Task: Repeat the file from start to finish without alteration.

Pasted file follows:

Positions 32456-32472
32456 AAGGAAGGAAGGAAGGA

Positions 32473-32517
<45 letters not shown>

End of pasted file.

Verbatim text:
Positions 32456-32472
32456 AAGGAAGGAAGGAAGGA

Positions 32473-32517
<45 letters not shown>